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Robert Parsons reports for BBC News
"Russia says it's got Chechen rebel fighters in its sights"
 real 28k

Monday, 17 January, 2000, 23:03 GMT
Russia defiant over Chechnya

bodies Russian soldiers collect the bodies of dead rebels

Russian Foreign Minister Igor Ivanov has bluntly dismissed western pleas for a ceasefire and peace talks on Chechnya.

David Russell-Johnston, leader of a visiting delegation from the Council of Europe, told Mr Ivanov some member countries were appalled by the indiscriminate killing of civilians in the conflict.
Battle for the Caucasus
But he later added that talk of a vote on Russia's suspension from the 41-member human rights body as a whole was premature.

Mr Ivanov responded that there was no point in anyone bearing sanctions coming to Russia.

Acting President Vladimir Putin, who earlier had talks with the delegation, called for better understanding from western powers, saying Russia should be judged on the facts of the situation not on the basis of propaganda.

Chechens pray as troops enter their village Benoi Chechens pray as troops enter their village

Mr Putin told Lord Russell-Johnston on Monday that he would fully co-operate with the Council of Europe's fact-finding mission, which is in preparation for a special debate on the Chechen war on 27 January.

But his forces have again stepped up their bombardment of the Chechen capital, Grozny, and continuing fighting is reported in several nearby areas.

A Russian army spokesman said around 90 Chechen rebels had been killed in operations on Monday.

Russian public television said Russian air force planes had been pounding Grozny all day.

It said reconnaissance photos showed about 20 large fires burning in Grozny and that the oil refinery and several fuel and ammunition dumps were ablaze.

Commanders said they expected to have the city under control in early February.

Moscow says it has already started moving elements of a pro-Russian administration into Chechnya's second city of Gudermes.

On Sunday, Russia launched a concerted effort to storm central districts of Grozny, unleashing a hail of artillery fire and rockets what it called a "decisive" new phase in the war.

Russian soldier in southern Chechnya Russia says the campaign is in a ''decisive phase''
Military officials, cited by Interfax, said Russian warplanes and helicopter gunships had carried out 110 missions between Sunday and Monday, bombing the capital and rebel hideouts in the mountainous south.

Russian military sources said the intense artillery and air attacks were providing cover for advancing ground troops.

There are also reports of fierce fighting in the south of the republic. But the rebels say they are resisting Russia's onslaught and will continue to do so.

Click here for a map of the region

Tens of thousands of people are understood to be trapped in Grozny, many of them too old, frail or poor to leave.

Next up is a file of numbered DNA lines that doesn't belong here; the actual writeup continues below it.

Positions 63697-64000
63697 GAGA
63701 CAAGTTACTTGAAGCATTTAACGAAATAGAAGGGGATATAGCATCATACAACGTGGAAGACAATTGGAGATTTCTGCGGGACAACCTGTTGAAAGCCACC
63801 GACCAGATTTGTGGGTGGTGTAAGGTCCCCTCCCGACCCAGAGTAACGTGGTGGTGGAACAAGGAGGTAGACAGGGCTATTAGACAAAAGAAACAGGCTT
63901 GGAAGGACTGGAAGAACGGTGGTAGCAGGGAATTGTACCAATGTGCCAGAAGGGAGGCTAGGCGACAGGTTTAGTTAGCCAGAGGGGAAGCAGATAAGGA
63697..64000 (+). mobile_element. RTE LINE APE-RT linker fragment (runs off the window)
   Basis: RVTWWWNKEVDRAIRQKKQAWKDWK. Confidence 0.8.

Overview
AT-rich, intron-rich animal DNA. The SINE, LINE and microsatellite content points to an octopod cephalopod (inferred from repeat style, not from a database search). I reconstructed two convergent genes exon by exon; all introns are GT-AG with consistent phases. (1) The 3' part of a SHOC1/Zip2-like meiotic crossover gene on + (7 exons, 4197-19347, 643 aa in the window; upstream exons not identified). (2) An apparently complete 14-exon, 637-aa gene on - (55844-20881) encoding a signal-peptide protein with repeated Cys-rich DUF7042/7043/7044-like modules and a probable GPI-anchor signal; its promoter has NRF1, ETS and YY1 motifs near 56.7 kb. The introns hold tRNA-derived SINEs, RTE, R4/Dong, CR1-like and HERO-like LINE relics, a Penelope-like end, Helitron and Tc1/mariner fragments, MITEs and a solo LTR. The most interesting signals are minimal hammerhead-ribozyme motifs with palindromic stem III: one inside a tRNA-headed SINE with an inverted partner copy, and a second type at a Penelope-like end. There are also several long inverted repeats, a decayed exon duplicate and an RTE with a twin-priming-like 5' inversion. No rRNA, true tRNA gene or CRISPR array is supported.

And more than 200,000 Chechens have been forced to flee over the border into neighbouring Ingushetia.

On Tuesday, the Council of Europe delegation will fly to the North Caucasus for talks with local leaders, including Ingushetia's President Ruslan Aushev, a sharp critic of Moscow's policies in the region.


Meanwhile, Afghanistan's ruling Taleban authorities have announced their recognition of Chechnya as an independent state.

They are the first government in the world to establish diplomatic relations with Chechen's Islamic rebel leaders.

However, the Taleban said they would not be intervening in Chechen affairs and their ability to help the separatists was limited.

The Taleban themselves are only recognised by three countries round the world and are under UN sanctions for supporting Islamic militants.

Afghans endured a decade of Soviet occupation in the 1980s, and the Afghan jihad, or holy war, is seen there as the key factor in the disintegration of the Soviet Union.


Moscow moved troops into Chechnya in September after blaming separatist militants for invasions into Dagestan and bomb attacks in Russian cities.

Mr Putin said at the weekend that time and patience would be required to win the war.

But he stressed civilians would not be sacrificed for military gains, because local support was critical in the struggle to overcome the rebels.

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See also:
18 Jan 00 |  Europe
Analysis: Russia's suffering conscripts
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Chechens 'buy off' Russian troops
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Analysis: Chechnya making regional waves
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Can Russia win the Chechen war?
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Eyewitness: Eerie calm in Argun
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How Russia pays for the war
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Russia 'hiding true Chechnya toll'
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Russia accused of war crimes
12 Jan 00 |  Europe
Russia rethinks Chechnya tactics

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